American Statistical Association
In this talk, I will discuss an ongoing observational study of mental health parity in the Federal Employees Health Benefits (FEHB) Plans and illustrate statistical techniques used in this study. These include (1) recent developments for matching techniques that incorporate the propensity score, namely entire matching and matching with fine balance, (2) how to use multiple control groups to address unobserved biases, and (3) how to analyze multiple outcomes in observational studies with joint models. The basic motivation for these techniques follows here. Matching has as its goal the creation of comparison samples whose observed covariate distributions are similar (stochastically) or the same (fine balance); I will show how one can achieve fine balance with optimal match ratios. The resulting matched design removes bias due to observed covariates and, subject this constraint, efficiently uses the available control pool. Despite this, observational studies are subject to the concern that an important covariate was not measured so there might be unobserved bias. To address this concern I will invoke an older idea of using multiple control groups and illustrate a testing procedure that decomposes a complex hypothesis into smaller ones by testing them in a logical order of priority. Finally, multiple outcomes are with increasing frequency included in observational studies of policy interventions; for example, in the FEHB study, outcomes for intensity of therapy, medication management, and prescriptions are included. Joint models can capitalize on their correlations and provide more powerful tests of intervention effects, while adjusting for multiple testing. I will show how to analyze multiple outcomes in the FEHB study with recently developed software in SAS.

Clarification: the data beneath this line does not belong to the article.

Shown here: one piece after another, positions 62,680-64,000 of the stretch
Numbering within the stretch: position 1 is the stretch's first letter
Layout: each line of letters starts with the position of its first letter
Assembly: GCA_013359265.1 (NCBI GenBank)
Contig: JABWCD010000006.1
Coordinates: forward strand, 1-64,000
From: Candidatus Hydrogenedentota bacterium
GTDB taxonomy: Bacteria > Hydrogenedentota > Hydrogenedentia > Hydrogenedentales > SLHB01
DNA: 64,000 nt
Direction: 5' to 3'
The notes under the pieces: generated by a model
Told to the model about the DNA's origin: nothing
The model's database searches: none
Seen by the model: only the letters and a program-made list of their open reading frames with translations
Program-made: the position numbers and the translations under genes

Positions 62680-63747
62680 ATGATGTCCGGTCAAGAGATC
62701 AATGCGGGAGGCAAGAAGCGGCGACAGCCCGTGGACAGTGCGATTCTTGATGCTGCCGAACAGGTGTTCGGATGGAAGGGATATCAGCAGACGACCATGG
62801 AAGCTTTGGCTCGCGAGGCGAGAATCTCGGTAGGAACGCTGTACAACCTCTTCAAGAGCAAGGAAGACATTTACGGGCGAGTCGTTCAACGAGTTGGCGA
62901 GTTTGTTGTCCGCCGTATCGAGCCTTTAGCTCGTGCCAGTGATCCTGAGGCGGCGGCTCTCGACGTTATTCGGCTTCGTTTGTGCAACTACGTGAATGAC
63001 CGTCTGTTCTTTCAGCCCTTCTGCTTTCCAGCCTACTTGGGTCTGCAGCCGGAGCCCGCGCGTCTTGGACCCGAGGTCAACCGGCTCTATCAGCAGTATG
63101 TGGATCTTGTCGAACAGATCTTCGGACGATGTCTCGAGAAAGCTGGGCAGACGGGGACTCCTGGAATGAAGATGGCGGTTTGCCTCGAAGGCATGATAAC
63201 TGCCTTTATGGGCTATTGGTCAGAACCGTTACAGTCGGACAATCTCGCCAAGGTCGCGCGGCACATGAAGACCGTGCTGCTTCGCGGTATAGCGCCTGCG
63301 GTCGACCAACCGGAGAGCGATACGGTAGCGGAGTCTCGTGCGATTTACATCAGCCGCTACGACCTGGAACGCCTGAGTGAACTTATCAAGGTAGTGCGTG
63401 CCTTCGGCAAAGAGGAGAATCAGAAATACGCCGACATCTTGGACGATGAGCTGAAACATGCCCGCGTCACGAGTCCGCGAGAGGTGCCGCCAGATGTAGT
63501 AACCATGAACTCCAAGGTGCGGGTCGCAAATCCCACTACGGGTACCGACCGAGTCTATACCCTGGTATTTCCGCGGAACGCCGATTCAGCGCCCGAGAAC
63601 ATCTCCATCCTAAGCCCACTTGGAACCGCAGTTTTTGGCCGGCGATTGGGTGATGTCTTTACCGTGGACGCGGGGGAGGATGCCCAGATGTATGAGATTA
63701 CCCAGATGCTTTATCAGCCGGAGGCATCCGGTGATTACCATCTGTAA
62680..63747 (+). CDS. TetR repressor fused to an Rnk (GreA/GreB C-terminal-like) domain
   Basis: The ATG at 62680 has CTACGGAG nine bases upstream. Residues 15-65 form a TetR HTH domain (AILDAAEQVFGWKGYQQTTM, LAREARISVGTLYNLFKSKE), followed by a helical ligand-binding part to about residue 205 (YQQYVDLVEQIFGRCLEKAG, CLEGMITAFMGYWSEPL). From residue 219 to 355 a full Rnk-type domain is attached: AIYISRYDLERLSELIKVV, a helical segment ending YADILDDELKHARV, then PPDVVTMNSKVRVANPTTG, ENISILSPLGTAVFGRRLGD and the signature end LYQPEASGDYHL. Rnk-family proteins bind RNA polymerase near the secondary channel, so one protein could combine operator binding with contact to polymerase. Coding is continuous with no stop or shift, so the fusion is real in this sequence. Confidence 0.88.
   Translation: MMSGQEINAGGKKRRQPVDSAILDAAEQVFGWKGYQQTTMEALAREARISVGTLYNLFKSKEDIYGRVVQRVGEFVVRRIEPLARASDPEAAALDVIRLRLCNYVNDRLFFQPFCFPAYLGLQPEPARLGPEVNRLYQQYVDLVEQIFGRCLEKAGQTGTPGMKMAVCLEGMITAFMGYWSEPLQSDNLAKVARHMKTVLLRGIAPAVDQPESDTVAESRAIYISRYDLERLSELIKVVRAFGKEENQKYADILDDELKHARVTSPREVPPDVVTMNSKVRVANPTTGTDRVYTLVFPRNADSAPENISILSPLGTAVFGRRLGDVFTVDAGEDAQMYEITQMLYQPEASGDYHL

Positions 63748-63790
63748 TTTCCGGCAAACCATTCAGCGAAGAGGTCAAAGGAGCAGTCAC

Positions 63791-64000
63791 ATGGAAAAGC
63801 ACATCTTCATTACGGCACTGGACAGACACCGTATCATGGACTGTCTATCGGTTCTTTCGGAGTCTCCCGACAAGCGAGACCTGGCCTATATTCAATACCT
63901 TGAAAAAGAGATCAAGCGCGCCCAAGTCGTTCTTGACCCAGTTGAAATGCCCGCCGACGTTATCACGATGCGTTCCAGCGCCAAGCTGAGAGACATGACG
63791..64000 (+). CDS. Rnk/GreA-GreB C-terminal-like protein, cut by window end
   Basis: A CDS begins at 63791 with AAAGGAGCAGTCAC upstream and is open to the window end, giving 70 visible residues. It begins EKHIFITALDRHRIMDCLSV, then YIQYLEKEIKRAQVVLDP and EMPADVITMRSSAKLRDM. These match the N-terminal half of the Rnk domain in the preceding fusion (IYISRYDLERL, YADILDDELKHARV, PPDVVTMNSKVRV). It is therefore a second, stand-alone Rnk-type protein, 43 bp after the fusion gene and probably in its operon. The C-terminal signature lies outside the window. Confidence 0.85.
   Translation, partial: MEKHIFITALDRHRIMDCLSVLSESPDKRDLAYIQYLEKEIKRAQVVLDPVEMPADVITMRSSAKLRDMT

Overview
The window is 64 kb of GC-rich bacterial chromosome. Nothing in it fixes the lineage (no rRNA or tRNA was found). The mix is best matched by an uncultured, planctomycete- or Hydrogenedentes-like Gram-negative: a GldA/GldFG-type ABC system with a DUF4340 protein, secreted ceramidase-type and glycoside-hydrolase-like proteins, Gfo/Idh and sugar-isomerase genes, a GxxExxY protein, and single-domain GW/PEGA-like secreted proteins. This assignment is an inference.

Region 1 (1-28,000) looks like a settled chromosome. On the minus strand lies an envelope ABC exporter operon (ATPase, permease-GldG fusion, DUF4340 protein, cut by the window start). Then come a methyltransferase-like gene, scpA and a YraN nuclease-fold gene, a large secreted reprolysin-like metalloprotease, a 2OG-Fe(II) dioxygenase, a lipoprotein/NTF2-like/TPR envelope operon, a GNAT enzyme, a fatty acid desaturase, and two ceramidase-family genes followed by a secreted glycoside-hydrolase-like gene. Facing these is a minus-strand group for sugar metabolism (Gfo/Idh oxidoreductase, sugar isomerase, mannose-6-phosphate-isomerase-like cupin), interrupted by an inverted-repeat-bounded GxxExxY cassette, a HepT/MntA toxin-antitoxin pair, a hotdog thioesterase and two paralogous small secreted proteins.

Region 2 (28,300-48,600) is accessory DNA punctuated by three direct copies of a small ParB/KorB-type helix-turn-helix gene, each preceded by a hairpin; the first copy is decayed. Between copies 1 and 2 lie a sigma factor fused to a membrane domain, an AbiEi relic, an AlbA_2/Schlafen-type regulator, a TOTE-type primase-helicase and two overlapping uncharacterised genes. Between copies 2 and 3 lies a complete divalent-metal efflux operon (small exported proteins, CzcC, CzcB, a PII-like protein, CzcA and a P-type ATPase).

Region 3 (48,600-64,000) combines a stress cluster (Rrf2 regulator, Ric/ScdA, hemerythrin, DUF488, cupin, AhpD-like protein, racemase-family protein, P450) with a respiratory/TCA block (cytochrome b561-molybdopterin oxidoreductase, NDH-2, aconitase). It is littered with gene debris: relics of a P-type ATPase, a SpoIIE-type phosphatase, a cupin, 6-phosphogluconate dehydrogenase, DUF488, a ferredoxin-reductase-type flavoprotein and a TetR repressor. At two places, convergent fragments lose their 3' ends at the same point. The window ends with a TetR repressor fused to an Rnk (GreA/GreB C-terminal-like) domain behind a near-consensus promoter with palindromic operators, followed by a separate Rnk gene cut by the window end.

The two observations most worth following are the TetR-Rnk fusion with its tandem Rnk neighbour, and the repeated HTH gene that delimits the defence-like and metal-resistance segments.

Dr. Frank Yoon is a postdoctoral fellow in statistics at the Department of Health Care Policy, Harvard Medical School. His current research interests include matching and the propensity score, the analysis of multiple outcomes in mental health, and the use of geographic variation in treatment rates for cancer. While not pursuing his research, he spends a lot of time playing music and cooking. Before postdoctoral training, he received his PhD in statistics in 2009 from the The Wharton School, University of Pennsylvania under the mentorship of Paul Rosenbaum.
|Date:||Tuesday, January 25, 2011|
|Time:||3:30 - 4:30 P.M. Please note new time.|
New York State Psychiatric Institute
1051 Riverside Drive
New PI 6th Floor Boardroom (6601)
New York, New York